A Story About Paying Off Debt and the Obstacles Along the Way

Winning AND RANTING, September 2019 Edition

Welcome to another edition of Winning, the consistently inconsistent series in which the $76K family celebrates its financial achievements, from the substantial to the minuscule. The last time I wrote one of these was in... March. Oops. The last few months have felt very messy and uncertain with respect to budgeting and employment. I wasn't up to celebrating, so the series got moved to the back burner.

Six months later, the leaves are changing colors, the nights are getting colder, and both $76K adults are bringing in paychecks again. Time to get back to winning.

To be honest, I'm still not feeling particularly celebratory. I haven't found a way to adequately organize and articulate what's been stewing away in my brain regarding money, but what I can say is that lately, it often has me seeing red - both on my own family's behalf and on the behalf of other people who struggle to pay their bills and meet their financial obligations.

Personally, I feel frustrated by the simple fact that there isn't enough money to fund all of the important things:

  • Rent
  • Student loan repayment
  • Retirement
  • Health insurance 
  • Sinking fund
  • Vacation/hobby fund 

More generally, although I've long been aware of the broader problems that are so intricately woven into personal finance, quitting my job, losing my employer-sponsored health insurance, and cobbling together a rather bare-bones budget have elevated those issues in my mind. I think about systemic inequality a lot, and I'm frustrated by the deepening and widening gap between those with financial security and those without. I'm even more frustrated by the shitty advice and the needless judgment dumped on people who are in debt and/or living paycheck to paycheck and/or barely getting by (if they're getting by at all).

ETA: Clarification for the person/people who are apparently confused by the above comments: I am not saying that me feeling stressed about my bills is systemic inequality. I am not saying that I am not privileged (the fact that I was able to go part time to take care of my health is a privilege). I am not saying that me having to quit my job = the universe shitting on me. Yeah, I realize it was a choice. A good choice.


1. Bills are stressful on a limited budget.

2. I think about systemic inequality more than I used to because I now see how easy it would be to fall off a financial cliff. Even if you HAVE some resources, it can be like walking a narrow ridgeline with nothing but air below, thanks to the price of healthcare, rising costs of college tuition and rent, and stagnating wages. Welcome to 'Merica, 2019! So then add in situations where someone is being oppressed, overtly or subtly, by someone specific or by outdated societal norms, and they've got limited finances... It's worrying.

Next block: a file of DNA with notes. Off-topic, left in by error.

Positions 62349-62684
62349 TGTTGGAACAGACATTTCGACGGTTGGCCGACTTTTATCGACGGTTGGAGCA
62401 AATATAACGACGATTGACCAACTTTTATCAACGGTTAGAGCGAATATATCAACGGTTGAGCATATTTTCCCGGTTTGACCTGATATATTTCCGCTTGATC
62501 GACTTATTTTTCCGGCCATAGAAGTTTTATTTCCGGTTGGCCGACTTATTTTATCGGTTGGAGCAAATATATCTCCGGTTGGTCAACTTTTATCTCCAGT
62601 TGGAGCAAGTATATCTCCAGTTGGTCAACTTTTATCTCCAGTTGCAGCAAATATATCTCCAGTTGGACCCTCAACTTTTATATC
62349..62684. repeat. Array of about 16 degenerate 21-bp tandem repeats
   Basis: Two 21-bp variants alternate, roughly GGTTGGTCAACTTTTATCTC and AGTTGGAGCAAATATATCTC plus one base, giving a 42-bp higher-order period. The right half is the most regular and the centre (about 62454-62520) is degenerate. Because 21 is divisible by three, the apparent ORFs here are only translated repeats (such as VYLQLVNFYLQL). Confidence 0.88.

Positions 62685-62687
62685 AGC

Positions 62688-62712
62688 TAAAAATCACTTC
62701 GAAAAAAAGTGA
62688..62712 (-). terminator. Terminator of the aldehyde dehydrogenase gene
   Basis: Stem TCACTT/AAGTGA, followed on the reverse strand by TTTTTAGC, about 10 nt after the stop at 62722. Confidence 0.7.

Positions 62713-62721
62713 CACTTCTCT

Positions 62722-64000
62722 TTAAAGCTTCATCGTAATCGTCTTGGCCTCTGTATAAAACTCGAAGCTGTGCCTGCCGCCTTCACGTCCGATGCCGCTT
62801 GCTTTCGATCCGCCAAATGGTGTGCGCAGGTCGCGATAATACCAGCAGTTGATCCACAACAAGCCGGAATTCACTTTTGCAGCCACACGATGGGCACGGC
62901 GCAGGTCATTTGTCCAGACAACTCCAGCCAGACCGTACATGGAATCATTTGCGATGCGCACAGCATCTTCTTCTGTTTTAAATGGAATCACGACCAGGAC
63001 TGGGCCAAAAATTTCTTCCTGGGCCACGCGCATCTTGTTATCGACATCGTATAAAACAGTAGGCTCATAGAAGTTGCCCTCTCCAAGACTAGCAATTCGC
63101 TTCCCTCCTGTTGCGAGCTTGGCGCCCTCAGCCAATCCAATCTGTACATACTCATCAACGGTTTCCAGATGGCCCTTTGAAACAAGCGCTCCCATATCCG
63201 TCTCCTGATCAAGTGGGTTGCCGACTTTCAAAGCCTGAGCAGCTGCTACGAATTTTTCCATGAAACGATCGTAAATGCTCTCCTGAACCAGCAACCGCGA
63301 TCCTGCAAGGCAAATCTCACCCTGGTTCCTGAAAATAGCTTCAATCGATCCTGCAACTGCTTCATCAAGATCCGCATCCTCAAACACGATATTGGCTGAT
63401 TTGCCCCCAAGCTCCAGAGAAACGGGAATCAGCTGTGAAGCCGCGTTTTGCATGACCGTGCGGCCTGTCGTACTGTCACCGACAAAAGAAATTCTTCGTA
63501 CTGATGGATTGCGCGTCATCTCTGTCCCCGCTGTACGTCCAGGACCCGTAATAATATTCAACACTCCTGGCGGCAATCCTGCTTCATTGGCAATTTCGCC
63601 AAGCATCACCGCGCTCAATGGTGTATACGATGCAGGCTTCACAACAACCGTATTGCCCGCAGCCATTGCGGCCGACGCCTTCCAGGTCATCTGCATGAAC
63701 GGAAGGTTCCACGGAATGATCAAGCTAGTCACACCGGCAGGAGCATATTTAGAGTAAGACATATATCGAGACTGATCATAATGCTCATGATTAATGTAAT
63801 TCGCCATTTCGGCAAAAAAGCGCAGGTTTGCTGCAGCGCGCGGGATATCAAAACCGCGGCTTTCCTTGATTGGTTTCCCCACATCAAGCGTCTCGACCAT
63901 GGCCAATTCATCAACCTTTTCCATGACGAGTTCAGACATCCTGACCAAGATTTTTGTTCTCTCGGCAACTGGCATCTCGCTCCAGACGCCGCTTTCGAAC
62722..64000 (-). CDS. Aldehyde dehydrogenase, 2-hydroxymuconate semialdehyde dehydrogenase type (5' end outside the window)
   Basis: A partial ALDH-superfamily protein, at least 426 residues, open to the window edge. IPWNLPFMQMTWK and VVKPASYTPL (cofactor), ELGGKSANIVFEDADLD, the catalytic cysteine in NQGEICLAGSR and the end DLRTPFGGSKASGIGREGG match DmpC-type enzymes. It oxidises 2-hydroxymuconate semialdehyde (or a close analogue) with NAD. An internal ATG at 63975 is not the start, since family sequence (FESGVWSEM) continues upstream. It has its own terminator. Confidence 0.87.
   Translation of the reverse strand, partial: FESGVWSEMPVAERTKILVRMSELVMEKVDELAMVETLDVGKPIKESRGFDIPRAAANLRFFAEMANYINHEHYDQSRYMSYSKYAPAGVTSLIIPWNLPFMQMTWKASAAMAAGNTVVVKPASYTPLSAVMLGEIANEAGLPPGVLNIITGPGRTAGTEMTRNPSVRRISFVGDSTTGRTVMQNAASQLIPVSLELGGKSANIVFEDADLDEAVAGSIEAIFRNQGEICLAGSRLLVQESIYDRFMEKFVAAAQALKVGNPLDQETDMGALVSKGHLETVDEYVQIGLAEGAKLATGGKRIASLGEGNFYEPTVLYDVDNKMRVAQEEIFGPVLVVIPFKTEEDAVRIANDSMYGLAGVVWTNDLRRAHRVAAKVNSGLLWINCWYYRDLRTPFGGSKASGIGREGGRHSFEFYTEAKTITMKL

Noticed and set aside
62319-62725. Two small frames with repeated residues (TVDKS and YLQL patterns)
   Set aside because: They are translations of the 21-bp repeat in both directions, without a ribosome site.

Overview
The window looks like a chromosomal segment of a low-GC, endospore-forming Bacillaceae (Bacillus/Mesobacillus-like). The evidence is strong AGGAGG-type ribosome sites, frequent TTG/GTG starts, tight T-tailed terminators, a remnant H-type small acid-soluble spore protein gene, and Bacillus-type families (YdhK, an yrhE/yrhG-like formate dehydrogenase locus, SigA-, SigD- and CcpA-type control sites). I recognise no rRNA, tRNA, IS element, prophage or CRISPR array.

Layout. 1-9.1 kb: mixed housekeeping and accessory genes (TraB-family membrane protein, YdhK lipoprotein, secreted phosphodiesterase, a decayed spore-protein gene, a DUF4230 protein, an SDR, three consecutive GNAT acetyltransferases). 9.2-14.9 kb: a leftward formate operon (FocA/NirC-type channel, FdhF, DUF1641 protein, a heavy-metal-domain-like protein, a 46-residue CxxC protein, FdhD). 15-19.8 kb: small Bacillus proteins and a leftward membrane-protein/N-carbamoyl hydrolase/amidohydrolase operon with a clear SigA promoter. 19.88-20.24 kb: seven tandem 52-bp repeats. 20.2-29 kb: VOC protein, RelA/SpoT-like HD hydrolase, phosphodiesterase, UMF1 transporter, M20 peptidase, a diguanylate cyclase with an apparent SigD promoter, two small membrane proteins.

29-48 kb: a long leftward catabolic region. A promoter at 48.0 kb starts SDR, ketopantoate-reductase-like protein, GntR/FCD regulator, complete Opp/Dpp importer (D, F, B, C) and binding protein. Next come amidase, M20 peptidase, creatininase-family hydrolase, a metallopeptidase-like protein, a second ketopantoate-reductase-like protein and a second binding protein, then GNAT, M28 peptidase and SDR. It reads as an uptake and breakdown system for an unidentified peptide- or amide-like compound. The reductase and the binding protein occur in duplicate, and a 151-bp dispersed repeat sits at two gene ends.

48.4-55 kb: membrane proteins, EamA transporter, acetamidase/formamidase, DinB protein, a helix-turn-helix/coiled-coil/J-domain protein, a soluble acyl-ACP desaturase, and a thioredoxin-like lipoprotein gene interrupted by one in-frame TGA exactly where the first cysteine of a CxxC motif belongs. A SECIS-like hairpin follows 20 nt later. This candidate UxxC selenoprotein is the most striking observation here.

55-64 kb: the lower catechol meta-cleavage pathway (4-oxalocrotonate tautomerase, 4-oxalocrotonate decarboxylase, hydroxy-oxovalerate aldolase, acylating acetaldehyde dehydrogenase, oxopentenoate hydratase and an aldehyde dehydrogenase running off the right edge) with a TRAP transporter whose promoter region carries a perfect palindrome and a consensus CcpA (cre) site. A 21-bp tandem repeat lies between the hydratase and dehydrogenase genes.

Does that make sense or do I need to spell it out in easier words? If it's just that you don't believe in inequality, then this is the wrong blog for you and you should go somewhere else. Find another smug rich stoic, and together the two of you can talk about how dumb and lazy the rest of us are. Just don't do it here.

Anyway, that mini tirade might be fodder for a longer post at some point.

Moving on to September wins:

1. We paid our rent! We paid our health insurance! We paid all the bills! This is a win.

2. We're thisclose to meeting our emergency fund goal. Just $200 to go! Related win: we didn't dip into our emergency fund this month even though we were a little more lax about spending than we usually are. We went out to eat a couple of times, I bought some not-cheap moisturizer, and my kid talked us into getting a fish tank, which came with a lot of unexpected (to me) accouterments: heater, gravel, plants, decor/fish hiding spaces, water testing kit, water conditioning kit, etc. I was picturing a happy little goldfish in a $5 bowl, but... that's not what happened. Oh well. It looks nice, the cat loves it, and the kiddo is learning about aqueous chemistry and nitrogen cycling.

3. I was offered extra hours at work. I'm slated to work 18 hours per week, but thanks to a big project with a non-negotiable deadline, I've been asked to work 30 hours a week for the foreseeable future (probably through October and maybe November). Money-wise, this is obviously a good thing. We'll be able to sock some cash away into a sinking fund for car repairs. However, the project we're working on is energy-intensive and a bit stressful. I'm glad it's not something I'll have to do indefinitely.